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# Programming with DirectX : Game Math - Bounding Geometry (part 2) - Bounding Spheres & Bounding Hierarchies

2/26/2011 5:09:44 PM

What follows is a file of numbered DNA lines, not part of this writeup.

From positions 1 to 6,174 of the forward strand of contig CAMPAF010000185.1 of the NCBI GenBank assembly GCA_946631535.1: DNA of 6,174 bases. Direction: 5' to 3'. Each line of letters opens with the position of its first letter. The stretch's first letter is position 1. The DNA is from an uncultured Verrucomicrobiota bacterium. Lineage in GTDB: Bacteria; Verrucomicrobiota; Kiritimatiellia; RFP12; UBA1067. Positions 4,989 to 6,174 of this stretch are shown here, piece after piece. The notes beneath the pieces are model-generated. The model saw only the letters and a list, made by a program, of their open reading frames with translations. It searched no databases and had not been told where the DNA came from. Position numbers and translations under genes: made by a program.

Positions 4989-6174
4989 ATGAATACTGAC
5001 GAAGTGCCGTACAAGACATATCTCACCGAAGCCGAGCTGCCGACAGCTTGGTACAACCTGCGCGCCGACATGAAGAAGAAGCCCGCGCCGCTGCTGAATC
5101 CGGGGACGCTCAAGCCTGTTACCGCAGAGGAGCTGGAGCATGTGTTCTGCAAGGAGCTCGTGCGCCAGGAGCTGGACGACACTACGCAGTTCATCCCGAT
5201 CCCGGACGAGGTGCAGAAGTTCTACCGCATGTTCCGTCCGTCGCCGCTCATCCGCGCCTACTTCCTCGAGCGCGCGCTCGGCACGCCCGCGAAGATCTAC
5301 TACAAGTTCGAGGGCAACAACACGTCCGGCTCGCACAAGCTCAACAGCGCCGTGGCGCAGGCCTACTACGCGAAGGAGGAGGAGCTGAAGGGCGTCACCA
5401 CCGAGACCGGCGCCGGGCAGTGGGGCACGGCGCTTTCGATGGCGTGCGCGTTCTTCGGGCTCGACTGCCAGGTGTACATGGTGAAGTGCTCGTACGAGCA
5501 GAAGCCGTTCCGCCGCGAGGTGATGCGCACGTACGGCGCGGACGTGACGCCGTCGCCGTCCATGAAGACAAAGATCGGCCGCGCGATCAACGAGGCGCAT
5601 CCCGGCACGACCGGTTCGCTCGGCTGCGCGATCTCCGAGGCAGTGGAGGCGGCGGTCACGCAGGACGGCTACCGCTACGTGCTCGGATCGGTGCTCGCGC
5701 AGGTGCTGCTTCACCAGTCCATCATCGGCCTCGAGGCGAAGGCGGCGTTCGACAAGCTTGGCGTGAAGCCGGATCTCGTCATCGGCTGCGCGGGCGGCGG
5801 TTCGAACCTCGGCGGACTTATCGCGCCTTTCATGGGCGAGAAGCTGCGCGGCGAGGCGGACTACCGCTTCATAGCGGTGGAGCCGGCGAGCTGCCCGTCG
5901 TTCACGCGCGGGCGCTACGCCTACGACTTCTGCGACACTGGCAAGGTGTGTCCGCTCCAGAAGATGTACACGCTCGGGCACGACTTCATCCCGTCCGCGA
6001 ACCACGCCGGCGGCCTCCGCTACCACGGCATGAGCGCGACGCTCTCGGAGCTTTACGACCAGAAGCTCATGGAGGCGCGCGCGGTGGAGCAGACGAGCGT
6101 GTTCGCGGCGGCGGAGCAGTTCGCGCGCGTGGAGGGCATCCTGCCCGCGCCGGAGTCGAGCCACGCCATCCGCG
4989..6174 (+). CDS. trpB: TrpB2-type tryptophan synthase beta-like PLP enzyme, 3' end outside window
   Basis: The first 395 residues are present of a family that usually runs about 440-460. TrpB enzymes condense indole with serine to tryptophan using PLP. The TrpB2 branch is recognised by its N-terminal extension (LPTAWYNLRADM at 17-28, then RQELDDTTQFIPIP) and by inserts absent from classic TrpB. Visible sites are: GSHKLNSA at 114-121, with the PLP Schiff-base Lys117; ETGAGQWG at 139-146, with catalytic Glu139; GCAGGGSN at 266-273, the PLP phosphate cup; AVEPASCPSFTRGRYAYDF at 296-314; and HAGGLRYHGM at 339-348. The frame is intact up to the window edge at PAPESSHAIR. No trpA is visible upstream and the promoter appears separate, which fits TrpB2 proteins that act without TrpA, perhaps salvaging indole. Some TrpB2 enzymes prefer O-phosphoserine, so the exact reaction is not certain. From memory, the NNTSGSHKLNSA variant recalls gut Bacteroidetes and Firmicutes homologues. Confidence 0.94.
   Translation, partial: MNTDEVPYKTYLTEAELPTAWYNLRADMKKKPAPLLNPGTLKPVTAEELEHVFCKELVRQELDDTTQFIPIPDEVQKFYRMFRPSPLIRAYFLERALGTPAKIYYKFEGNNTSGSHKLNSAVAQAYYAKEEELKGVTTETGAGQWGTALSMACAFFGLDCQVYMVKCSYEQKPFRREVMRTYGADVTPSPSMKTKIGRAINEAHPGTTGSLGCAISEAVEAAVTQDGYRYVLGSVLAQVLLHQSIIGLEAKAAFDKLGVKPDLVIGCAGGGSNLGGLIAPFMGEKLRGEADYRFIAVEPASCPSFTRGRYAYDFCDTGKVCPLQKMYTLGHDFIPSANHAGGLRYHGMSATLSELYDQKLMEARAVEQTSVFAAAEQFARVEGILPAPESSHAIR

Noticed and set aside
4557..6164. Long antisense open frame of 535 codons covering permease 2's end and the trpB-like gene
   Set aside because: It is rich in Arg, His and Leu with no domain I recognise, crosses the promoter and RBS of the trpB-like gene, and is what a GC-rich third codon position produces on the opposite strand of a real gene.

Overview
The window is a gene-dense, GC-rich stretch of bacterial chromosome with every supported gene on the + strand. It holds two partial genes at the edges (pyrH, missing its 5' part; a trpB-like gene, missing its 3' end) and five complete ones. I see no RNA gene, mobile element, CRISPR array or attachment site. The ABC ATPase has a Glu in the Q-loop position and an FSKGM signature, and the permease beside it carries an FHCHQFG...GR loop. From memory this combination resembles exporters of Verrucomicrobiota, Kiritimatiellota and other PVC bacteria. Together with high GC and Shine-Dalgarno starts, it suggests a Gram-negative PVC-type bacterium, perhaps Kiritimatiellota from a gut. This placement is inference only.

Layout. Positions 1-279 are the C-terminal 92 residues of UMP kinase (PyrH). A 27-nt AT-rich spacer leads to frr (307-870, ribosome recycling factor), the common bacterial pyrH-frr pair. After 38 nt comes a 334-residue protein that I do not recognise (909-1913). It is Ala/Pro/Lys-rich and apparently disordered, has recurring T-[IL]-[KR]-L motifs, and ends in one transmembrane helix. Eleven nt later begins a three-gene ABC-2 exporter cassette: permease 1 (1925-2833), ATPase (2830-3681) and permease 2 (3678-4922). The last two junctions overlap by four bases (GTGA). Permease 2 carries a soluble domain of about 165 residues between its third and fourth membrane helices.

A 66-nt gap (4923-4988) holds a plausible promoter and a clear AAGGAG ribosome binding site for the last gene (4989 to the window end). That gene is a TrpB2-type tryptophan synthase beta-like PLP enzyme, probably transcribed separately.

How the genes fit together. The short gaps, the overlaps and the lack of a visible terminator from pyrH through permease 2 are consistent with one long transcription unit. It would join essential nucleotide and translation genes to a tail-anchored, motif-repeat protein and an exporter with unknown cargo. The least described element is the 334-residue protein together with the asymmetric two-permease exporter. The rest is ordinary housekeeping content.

##### #### Bounding Spheres A bounding sphere can be defined as a center position and a radius, where a radius represents the size of the sphere from the center to the outer surface. This is shown in Figure 3. Keep in mind that the difference between the radius and the diameter is that the diameter is the size of the sphere from one end of the surface to the other side as it crosses the center. The radius is essentially half the diameter. Figure 3. A sphere defined by a position and a radius. The benefit of using spheres is that mathematically you can test for things such as collisions and visibility faster than you can test boxes or other shapes. The downside to spheres is that depending on the shape, there can be more wasted space within the sphere’s volume, or even the box. An example of this is shown in Figure 4, in which the same object has a box around it (left) and a sphere (right). Figure 4. An object that wastes less space using a box (left) than a sphere (right). Because one shape (depending on the object) can lead to more wasted space than other shapes, using them can also be a little less accurate in various tests. For example, in Figure 5 two objects might register collision when testing only their bounding spheres when in reality they do not touch. There are solutions to this, which will be discussed in the next section, “Bounding Hierarchies.” Figure 5. Objects that register as colliding even though they are not. To calculate a bounding sphere in DirectX, we can use the function D3DXComputeBoundingSphere(), which takes as parameters a list of 3D vectors that represent the entire model, the total number of vertices in the model, the size of each vertex, and the output addresses that will store the center position of the model or bounding sphere and the bounding sphere’s radius. The D3DXComputeBoundingSphere() function has the following function prototype according to the DirectX SDK. `HRESULT D3DXComputeBoundingSphere( CONST D3DXVECTOR3 *pFirstPosition, DWORD NumVertices, DWORD dwStride, D3DXVECTOR3 *pCenter, FLOAT *pRadius);` You can test a ray for collision with the bounding sphere by calling the D3DXSphereBoundProbe() function, which takes as parameters the center position and radius of the sphere and the ray’s position and direction. The D3DXSphereBoundProbe() function has the following function prototype according to the DirectX SDK. `BOOL D3DXSphereBoundProbe( CONST D3DXVECTOR3 *pCenter, FLOAT Radius, CONST D3DXVECTOR3 *pRayPosition, CONST D3DXVECTOR3 *pRayDirection);` #### Bounding Hierarchies Using one of the simple shades as bounding geometry can lead to very fast tests such as for collision detection, but these tests are not the most accurate in many situations. Not only can there be wasted space within the volume of the shape, but it is difficult to determine much information from tests on a single bounding geometry. For example, in a first-person shooter game, what if you wanted to know if the player was shot in the arm, leg, head, and so on so that an appropriate animation can be played? The solution is to use bounding hierarchies. The simple method requires you to break your model into pieces, each of which can have its own bounding geometry. For example, take a 3D character model. You can place bounding boxes around the arms, legs, feet, head, torso, hands, and so forth. This makes it much easier to detect the specific region of impact because more bounding geometry pieces are used in the model (see Figure 6). The amount of detail needed determines what parts of the model have their own bounding geometry. If you need to know which finger was hit, you could have bounding geometry around each finger of both hands, even if that might be overkill in most games. Figure 6. A hierarchy of bounding geometry. Also, you can efficiently combine a hierarchy of geometry with one large bounding box or sphere to improve performance when you must use the hierarchy for specific or more accurate tests. For example, you can use the larger bounding box or sphere of a model to determine if something is possible (e.g., possible collision, possible visibility, possible occlusion) and then use the bounding hierarchy to obtain more accurate results if that first test passes. This method can be very useful in games for which you must have more detailed information (such as a fighting game) if you don’t want to do those more accurate tests unless they are necessary. If you do not need to go as far as bounding geometry hierarchies, you can take just a bounding box and sphere and use those. For example, you can use the very fast bounding sphere to determine if something is possible and then test the bounding box if the first test passes to get slightly more accurate results. If that is accurate enough for the application you are developing, you could stop there and assume that whatever you are testing is true.
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